Technically, “Protestants” are those who “protest”—but what exactly are they protesting? Historically, the answer is the Catholic faith. However, I truly believe that much of what most “Protestants” believe they are “protesting” isn’t truly Catholic teaching at all. I believe Fulton Sheen was correct when he said, “It would be hard to find 100 people in the world who hate the Catholic Church, but there are many thousands who hate what they ‘think’ is the Catholic Church.” We will get to some examples later.
Why they misunderstand Catholic beliefs is clearly a complicated issue. Part of it has to do with the fact that some of them learned about Catholicism from teachers who were severely anti-Catholic. A much bigger part of the problem is the sad fact that Catholics themselves often reinforce false impressions about the Church’s teaching. Here is not the place for that discussion. Suffice it to say, Catholicism is oftentimes not what most non-Catholics think it is.
Happily, thanks to John Paul II, we now have the Catechism of the Catholic Church. It’s easier to find out what the Church officially teaches than ever before. The Catechism sums up the teachings of all the Councils and Magisterial documents written over the Church’s history. What do Catholics believe?—look in the Catechism. If there’s a question about what Catholics really affirm, now people don’t have to take some theologian’s word for it. They can get it straight “from the horse’s mouth.”
Going by the Book
Of course, we could write volumes about the various ways Catholic teachings have been misrepresented to non-Catholics. Here I want to focus on what Pope Benedict has often addressed: the Church’s understanding of Scripture.
Non-Catholic Christians often have the mistaken impression that the Catholic faith has little room for Scripture. Whereas the Protestant tradition honors the Bible, Catholicism, it is believed, relegates it to a position of lesser importance. It is often asserted, “Catholics have Tradition, Protestants have the Bible.”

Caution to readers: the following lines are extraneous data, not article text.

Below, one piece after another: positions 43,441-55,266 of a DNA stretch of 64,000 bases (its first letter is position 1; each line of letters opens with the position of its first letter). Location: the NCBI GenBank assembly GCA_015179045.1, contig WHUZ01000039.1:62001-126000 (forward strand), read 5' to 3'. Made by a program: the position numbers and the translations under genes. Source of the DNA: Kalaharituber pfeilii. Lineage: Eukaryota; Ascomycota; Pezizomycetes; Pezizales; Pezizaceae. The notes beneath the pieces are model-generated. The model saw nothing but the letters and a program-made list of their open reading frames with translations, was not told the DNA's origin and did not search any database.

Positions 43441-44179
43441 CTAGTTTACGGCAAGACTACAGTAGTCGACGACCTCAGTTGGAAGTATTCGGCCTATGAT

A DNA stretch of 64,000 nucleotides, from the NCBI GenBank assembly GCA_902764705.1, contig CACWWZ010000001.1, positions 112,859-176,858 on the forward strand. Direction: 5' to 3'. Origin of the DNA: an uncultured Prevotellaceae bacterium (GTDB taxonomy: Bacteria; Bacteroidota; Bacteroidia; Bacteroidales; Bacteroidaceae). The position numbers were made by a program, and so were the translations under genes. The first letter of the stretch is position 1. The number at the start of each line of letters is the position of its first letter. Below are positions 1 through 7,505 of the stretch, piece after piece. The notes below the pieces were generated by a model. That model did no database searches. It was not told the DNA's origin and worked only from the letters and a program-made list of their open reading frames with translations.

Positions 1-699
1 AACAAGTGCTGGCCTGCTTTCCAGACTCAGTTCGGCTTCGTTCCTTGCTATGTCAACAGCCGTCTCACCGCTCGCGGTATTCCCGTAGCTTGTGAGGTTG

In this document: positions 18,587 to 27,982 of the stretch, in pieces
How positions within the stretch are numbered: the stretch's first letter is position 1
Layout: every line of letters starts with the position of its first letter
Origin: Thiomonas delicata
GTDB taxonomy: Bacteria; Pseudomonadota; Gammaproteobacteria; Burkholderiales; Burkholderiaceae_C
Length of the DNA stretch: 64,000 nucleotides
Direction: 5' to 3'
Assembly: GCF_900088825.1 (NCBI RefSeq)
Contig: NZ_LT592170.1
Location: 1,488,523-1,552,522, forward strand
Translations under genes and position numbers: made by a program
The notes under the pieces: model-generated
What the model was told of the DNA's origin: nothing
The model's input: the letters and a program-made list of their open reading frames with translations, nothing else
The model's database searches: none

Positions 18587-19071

Of course, this is a totally false representation of the Catholic faith. Quoting Vatican II, the Catechsim explains, “The Church has always venerated the divine Scriptures as she venerated the Body of the Lord” (CCC 140; Dei Verbum 21). The false notions many non-Catholics have about the role of Scripture in Catholic teaching is a perfect example of the misunderstanding that abounds. Far from denigrating the role of Scripture, the Church, as we shall see, has a very high view of the Bible.
Catholics, like most non-Catholic Christians, recognize that Scripture is “inspired” by the Holy Spirit. In fact, the Church teaches that only Scripture is inspired—not the pope, not tradition, only the Bible. Of course, we also believe that the Spirit is also at work in the Church’s Living Tradition and the Church’s teaching authority (the “Magisterium”). Nevertheless, though they are authoritative and guided by the Spirit, they are not called “inspired.” In the Catholic faith, that term is reserved for Scripture alone.
This requires a careful explanation. (Read Part 2...)